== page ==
Feature Humanitarian aid

On a mission to relieve the global epidemic of untreated pain

BMJ 2017; 358 doi: https://doi.org/10.1136/bmj.j4022 (Published 29 August 2017) Cite this as: BMJ 2017;358:j4022
  1. Richard Hurley, features and debates editor
  1. The BMJ
  1. rhurley{at}bmj.com

Most of the world’s people lack access to good pain management, including opioids, as a result of the war on drugs. Richard Hurley reports on a charity working to correct this among refugees and other vulnerable populations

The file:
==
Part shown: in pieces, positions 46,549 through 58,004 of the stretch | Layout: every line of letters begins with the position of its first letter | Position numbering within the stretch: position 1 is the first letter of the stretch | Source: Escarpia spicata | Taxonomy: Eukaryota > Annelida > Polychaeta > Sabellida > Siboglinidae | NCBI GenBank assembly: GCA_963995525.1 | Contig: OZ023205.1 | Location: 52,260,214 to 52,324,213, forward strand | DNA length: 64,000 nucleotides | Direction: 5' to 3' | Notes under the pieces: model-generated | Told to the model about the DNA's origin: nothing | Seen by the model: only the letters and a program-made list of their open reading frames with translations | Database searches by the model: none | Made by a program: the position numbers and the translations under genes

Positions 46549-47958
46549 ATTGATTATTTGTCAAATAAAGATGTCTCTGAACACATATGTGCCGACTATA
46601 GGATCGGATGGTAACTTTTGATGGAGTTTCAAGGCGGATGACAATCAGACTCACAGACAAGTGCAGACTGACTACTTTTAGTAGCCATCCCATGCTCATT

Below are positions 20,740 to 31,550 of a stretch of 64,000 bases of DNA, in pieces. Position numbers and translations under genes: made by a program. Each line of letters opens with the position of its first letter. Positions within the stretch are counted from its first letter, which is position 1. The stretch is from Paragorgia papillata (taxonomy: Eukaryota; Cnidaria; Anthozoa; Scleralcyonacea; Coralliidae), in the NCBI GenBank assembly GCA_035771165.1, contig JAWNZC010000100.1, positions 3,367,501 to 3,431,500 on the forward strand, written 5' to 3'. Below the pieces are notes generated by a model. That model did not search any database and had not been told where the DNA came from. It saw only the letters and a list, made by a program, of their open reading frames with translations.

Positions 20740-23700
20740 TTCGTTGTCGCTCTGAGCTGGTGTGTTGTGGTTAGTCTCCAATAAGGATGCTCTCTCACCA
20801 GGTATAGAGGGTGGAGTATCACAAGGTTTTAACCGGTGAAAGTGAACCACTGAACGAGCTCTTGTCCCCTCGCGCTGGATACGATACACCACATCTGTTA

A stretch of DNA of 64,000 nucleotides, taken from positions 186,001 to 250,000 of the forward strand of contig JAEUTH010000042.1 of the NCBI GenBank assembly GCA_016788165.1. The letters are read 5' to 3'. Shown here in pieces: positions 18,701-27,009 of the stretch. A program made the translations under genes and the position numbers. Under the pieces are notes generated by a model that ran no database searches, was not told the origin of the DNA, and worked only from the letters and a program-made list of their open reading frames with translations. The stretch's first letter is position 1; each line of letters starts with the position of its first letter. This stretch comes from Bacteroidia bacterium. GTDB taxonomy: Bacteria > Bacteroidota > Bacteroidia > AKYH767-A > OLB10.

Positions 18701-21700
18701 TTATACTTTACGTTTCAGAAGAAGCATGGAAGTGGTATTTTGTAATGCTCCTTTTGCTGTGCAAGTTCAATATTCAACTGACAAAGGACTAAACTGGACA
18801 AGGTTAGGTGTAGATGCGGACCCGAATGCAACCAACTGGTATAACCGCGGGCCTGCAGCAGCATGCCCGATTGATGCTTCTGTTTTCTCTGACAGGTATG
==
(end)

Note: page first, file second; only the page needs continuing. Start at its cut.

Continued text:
“The Yazidi people are considered the devil by Daesh, which wants to erase them from the Earth,” explains Richard Trèves, a rheumatologist and university professor in Limoges.

The Yazidis, an ancient ethnic minority in Iraq, Syria, and Iran, must convert from their syncretic religious beliefs or flee areas controlled by Daesh, also known as Islamic State.

Iraqi Kurdistan has well over a million refugees, and 15 months ago, on Trèves’s fourth mission to this autonomous region, he heard their stories of unimaginable violence: rape, beheadings, and forced cannibalism.

The mission was organised by the French non-governmental organisation Douleurs Sans Frontières—“Pain Without Borders.”1

Formed in 1996 by the palliative care …

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